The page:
The new law is the result of working groups and workshops organised by over 25 organisations. It was the National Council for Women – an autonomous institution founded by Susan Mubarak, the wife of ousted president Hosni Mubarak – who sent the amendment of the law after consulting with the NGOs.
Women must feel comfortable in speaking out and the police must be educated in how to implement the law, instead of blaming the victims and even becoming perpetrators themselves.
Although not all of the advice coming from the working groups has been taken into account, sexual harassment is finally considered a crime in Egypt and perpetrators might now face penalties, such as long jail terms and high fines.
The first arrests under this new law occurred on June 8. Seven men were arrested in connection to the sexual harassment cases on Tahrir Square. Three of them have been held in custody for four days, pending investigations. They are accused of sexually assaulting the woman seen in the video and her teenage daughter who was accompanying her that night.
Sisi himself only took a stand against these assaults two days after the video was spread and deep dissatisfaction was expressed from several opinion makers, rights groups and on social media. The newly sworn-in president apologised in person to the victim when he visited her in a Cairo hospital.
People eagerly awaited Sisi’s reaction as he played a dubious role concerning women’s rights during the short rule of the Supreme Council of Armed Forces (SCAF) in the transition period after Mubarak’s ouster. During his first public appearance in April 2011, Sisi publicly defended the imposition of forced virginity tests on women detained during protests on Tahrir Square.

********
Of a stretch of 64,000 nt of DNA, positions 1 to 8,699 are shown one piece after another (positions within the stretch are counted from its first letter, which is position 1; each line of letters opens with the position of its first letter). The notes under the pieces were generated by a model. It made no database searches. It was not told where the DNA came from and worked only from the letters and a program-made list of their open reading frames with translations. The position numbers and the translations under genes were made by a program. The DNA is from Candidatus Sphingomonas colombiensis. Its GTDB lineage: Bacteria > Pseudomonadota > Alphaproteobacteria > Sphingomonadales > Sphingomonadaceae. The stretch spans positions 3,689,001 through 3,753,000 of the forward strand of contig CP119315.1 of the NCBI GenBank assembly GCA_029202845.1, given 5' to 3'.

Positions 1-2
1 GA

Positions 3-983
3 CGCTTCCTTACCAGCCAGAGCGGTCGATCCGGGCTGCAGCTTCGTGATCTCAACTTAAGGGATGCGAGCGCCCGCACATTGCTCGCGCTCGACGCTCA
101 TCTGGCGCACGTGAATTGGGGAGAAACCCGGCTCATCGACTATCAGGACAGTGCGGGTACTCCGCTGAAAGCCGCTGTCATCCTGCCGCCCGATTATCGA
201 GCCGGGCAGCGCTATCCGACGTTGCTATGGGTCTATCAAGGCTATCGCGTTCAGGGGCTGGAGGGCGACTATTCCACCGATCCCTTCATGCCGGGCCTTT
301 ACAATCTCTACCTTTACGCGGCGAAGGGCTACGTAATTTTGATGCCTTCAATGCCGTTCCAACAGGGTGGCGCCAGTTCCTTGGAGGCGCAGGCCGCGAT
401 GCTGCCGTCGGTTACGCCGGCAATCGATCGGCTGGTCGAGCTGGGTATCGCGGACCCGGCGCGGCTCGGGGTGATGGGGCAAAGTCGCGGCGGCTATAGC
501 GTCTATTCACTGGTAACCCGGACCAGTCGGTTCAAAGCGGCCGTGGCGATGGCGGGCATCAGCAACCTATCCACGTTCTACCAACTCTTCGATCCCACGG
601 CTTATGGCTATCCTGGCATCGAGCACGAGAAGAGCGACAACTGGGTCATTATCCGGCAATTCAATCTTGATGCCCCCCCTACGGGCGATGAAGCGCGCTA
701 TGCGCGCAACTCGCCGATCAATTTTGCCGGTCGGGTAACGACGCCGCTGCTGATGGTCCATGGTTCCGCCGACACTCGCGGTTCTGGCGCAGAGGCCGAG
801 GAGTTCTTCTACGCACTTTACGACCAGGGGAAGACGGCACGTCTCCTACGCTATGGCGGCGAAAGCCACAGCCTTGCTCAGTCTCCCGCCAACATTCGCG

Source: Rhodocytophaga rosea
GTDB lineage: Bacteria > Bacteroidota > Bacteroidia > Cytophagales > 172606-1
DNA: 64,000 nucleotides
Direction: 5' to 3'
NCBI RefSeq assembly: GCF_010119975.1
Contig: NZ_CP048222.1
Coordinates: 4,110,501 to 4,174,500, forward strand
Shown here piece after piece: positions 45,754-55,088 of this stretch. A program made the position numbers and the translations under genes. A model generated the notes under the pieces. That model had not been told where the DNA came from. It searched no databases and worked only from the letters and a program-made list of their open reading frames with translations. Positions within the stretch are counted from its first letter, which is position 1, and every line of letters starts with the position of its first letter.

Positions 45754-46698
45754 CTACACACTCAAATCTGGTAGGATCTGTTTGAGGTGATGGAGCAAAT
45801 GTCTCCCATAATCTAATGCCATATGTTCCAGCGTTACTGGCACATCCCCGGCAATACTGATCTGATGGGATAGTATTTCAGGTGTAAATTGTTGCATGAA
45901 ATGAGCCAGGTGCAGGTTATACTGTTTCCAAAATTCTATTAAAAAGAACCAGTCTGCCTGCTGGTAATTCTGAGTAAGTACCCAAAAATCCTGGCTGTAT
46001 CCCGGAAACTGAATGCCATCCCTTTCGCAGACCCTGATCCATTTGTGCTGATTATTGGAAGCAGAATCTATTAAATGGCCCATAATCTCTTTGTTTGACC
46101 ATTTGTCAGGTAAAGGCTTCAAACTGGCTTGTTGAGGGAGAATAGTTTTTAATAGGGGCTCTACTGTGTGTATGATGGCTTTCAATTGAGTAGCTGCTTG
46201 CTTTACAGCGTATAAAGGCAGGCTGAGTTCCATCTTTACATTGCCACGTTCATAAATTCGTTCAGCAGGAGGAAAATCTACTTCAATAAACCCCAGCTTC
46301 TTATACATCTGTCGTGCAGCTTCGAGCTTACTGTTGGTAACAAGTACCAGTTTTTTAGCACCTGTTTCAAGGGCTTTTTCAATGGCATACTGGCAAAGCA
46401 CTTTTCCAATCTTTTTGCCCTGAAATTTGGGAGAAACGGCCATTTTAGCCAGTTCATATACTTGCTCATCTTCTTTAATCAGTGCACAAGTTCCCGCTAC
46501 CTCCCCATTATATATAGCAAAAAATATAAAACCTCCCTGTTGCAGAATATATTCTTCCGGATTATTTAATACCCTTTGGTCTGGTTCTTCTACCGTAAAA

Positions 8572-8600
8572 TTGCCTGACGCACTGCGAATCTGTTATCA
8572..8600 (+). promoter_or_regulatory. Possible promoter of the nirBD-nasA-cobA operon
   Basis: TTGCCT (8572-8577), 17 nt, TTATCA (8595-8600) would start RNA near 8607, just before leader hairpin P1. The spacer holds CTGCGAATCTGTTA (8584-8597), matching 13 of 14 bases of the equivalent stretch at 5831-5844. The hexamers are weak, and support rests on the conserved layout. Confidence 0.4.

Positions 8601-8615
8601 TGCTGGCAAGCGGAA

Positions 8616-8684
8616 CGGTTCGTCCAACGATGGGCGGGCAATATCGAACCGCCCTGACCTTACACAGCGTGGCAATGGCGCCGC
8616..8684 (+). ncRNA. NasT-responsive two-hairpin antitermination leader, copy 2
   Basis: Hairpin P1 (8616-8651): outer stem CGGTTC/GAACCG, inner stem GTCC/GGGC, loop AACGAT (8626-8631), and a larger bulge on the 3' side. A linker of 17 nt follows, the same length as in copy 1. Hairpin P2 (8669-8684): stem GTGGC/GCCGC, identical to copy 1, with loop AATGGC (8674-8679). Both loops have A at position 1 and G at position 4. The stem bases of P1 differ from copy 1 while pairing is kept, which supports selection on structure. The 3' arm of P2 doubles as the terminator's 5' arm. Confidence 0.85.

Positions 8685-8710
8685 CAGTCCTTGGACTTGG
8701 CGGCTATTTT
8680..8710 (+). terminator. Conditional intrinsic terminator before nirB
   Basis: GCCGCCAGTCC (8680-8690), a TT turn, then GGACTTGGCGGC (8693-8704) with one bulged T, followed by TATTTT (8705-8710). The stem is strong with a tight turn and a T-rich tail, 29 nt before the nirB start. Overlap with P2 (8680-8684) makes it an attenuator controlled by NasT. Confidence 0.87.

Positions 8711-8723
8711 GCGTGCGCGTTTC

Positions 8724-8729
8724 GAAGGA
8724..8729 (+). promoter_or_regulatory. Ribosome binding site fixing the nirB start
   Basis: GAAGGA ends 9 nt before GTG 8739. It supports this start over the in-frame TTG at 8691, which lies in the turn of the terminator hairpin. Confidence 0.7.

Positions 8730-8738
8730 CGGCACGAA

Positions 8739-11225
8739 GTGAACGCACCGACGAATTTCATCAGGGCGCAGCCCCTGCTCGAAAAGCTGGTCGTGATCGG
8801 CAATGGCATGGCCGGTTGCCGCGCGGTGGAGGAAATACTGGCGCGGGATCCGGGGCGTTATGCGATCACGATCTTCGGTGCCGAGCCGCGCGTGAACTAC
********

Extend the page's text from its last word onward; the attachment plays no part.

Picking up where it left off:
“The virginity tests were done to protect the girls from rape, as well as to protect the soldiers and officers from rape accusation,” Sisi, then chief of military intelligence, said. But both during his election campaign and now as the president, he urged the government to take all necessary measures to combat sexual harassment and implement the new law rigorously.
Nazra, a Cairo-based women’s rights organisation, stated: “The state continues to be unable to stand up to these crimes.” Although met with scepticism, the new law seems to be a step in the right direction. Nevertheless, Amal El Mohandees, a researcher working for Nazra, believes the biggest challenge is yet to come.
“We have worked hard for many years to have this law implemented, but to make real change we need to change this climate of fear and break taboo,” she said. “Women must feel comfortable in speaking out and the police must be educated in how to implement the law instead of blaming the victims and even becoming perpetrators themselves, as this is what happens very often and restrains women to file complaints.”
Several criminologists and political scientists agree that Egypt’s patriarchal society is the root of this problem. “Egypt is a mainly conservative society and with it comes an unrealistic gender ideal and false expectations,” said an Egyptian political scientist, who asked not to be named. “Sexual assaults will continue to exist until society detaches itself from these dominating sexual illusions. The new law is the first step, but definitely not the last one.”